And that was the last I knew for a while.

When I could see something again I was somewhere else, in a clearing in a wood, where there were lots of other people, all dirty and hungry and miserable. “Am I having a nightmare? Where are my sacks?” I asked, and some people laughed at me because I was so confused, and other people beat them with sticks when they laughed. I got a whack with a stick too, though I hadn’t done anything except ask a question! It must really be a nightmare. But it became real enough when I saw Arin the carter among the people. He grinned and said, “Hey, lad, congratulations, I’ve found a job for you! Room and board included! “How much does it pay?” I asked, and that got me another whack. “Pay? Free beatings, as many as you need! Get along, Erne will tell you what to do.” It was a different Erne, of course, and she took me to a place where there was a heap of dirt and leaves and sticks and showed me how to put some small wooden boards together so I had a kind of box and fill that with the dirt, and again and again until I had a whole tray of full boxes, and carry those to a great big oven standing nearby, a baking-hut really.

The next part of the adventure is very boring and I won’t tell all of it, but I was there the whole winter, and a very cold winter it was, with snow all the time. That made me think I was in the north, because my mum used to tell me that when she was growing up in the woods in the north there was snow all winter. We got soup in the evening, with water in it and not much more, and sometimes a bit of hard grey bread, not enough to keep warm on. But then I’ve always been tough, and when other folks dropped dead I just stayed alive and kept going.

I found out quite soon that it was bricks we were baking. Every once in a while, I think always on the Day of the Nameless but I can’t be sure, a man came with a wagon to take them away on the only road leading out of the clearing. This was a dark man, Síthi I think, called something like Capo (but that’s probably wrong because I don’t know any Síthi). One of the older lads, a man really, at least seventeen, warned me to stay out of his way because “the foremen will have a girl at times but this one likes young boys, especially as tender as you”. And then he offered to swap work with me for the day that Capo was coming so I would be out of his sight, and I’d also get warm for a change because his work was at the charcoal oven. “Thank you!” I said, “for the work and for the warning!”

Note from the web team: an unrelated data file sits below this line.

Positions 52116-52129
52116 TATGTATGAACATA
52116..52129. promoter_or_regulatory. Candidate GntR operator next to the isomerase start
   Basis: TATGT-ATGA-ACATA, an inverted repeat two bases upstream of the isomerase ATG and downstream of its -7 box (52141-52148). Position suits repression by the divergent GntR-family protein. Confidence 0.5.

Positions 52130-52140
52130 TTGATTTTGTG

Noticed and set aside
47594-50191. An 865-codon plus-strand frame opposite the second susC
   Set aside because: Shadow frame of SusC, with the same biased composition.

I hadn’t realised people would still call me young and tender, because I’d been doing a lot of growing up over the winter, not my body but the rest of me. I was telling other kids what to do now! There was one boy of about eight, Jilan, really cute with curls and freckles, who I showed exactly what Erne had shown me on my first day, and we became real friends after that, it was just like being his big brother. I let him sleep close to me in the warmest spot, and made sure that if there was bread he got some. When I warned him about Capo he was shocked, “you don’t do that with boys!” But I said some people did, and Capo liked it with young boys like him.